24 States and D.C. Select Benchmark Health Insurance Plans That Meet Essential Health Benefit Requirement

Twenty-four states and the District of Columbia have chosen a benchmark health insurance plan that meets the ACA’s essential health benefit requirement, which is scheduled to begin January 2014, according to a new Commonwealth Fund study.

Researchers found that 19 of the states that selected plans chose existing small-group plans, employer-based plans for businesses with fewer than 50 employees. The remaining five states selected HMO or state employee benefit plans.

For those states that did not make a selection, the federal government will designate the largest small-group plan in the state as their benchmark plan.

Designed to ensure that people have comprehensive health coverage, the essential health benefit covers 10 broad service categories, including:

The federal government allows each state to choose a health insurance plan that will be sold by all insurers participating in the new health insurance marketplace.

Researchers from Georgetown University who wrote the report reviewed the steps taken by 50 states and the District of Columbia between January 1, 2012, and October 15, 2012 to select an essential health benefits benchmark plan. They found that states analyzed plan enrollment and costs, and engaged consumer and patient groups, insurers, and specialty physicians in their decision-making process.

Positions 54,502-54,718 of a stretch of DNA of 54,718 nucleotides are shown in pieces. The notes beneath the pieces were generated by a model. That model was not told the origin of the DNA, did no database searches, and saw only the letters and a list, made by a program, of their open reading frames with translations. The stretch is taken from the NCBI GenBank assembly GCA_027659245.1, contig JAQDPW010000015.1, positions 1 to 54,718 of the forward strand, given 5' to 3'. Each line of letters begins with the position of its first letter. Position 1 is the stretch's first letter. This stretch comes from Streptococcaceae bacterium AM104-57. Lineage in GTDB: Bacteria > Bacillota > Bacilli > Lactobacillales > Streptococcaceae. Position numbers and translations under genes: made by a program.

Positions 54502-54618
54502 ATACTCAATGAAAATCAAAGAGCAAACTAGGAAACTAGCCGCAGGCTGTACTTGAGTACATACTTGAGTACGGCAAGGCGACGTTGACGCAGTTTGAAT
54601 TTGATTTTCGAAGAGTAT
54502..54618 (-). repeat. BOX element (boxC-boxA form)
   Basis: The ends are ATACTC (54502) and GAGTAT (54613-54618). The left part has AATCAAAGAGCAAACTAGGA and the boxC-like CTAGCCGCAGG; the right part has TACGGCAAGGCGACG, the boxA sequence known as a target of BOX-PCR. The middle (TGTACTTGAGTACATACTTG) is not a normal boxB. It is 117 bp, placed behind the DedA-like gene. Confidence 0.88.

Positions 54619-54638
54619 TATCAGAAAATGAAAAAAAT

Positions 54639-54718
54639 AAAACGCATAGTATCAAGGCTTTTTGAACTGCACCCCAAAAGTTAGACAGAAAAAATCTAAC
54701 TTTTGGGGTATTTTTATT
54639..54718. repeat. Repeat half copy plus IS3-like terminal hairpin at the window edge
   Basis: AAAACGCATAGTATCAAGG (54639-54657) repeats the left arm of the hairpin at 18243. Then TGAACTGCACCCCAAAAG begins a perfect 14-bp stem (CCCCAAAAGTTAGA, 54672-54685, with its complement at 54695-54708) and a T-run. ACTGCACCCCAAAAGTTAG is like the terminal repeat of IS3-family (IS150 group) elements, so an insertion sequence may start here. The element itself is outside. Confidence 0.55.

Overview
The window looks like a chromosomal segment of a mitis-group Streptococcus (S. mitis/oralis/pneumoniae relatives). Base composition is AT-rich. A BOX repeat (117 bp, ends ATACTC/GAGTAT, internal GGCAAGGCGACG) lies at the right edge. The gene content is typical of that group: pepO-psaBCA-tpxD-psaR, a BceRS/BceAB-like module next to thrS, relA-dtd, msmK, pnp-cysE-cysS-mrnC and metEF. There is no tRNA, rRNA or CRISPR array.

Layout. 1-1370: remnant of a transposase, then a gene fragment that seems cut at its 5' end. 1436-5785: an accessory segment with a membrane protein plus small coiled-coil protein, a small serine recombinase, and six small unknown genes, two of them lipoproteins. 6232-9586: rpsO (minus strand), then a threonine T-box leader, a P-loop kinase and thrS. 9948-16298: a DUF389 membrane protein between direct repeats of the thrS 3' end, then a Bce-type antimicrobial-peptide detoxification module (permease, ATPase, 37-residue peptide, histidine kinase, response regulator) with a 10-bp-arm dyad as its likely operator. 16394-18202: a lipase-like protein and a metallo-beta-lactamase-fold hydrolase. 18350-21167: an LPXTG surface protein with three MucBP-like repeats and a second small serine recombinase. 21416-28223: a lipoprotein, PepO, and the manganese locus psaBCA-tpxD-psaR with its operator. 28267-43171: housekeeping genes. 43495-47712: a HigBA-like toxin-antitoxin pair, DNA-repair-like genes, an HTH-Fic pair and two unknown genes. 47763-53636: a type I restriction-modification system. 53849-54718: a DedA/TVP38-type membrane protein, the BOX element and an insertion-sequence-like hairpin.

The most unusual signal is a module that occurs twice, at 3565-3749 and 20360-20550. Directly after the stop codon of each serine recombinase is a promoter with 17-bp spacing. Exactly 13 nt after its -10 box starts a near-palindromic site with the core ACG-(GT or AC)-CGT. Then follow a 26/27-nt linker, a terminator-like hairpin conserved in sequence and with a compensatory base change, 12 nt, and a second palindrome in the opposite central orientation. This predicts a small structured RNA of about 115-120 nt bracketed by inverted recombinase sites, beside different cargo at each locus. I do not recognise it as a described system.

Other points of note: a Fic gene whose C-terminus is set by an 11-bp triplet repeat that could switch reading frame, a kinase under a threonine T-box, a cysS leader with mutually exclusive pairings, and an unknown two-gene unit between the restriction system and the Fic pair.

The desire to preserve state benefit mandates not included in the federal essential health benefit package was also a factor in choosing benchmark plans.

According to the report, selecting existing small-group market plans, which are similar to what many consumers already have, will mean a smoother transition into the new marketplaces and an easier adjustment to the new rules.

The researchers also conducted in-depth interviews of processes and decisions that took place in selecting a benchmark plan with 10 states — Arkansas, Arizona, California, Connecticut, Mississippi, Montana, North Carolina, North Dakota, Utah, and Washington. These states were chosen because of their diverse approaches to selecting a benchmark plan. These approaches largely reflect the diversity of approaches in all 50 states and the District of Columbia.

Source: The Commonwealth Fund , March 13, 2013

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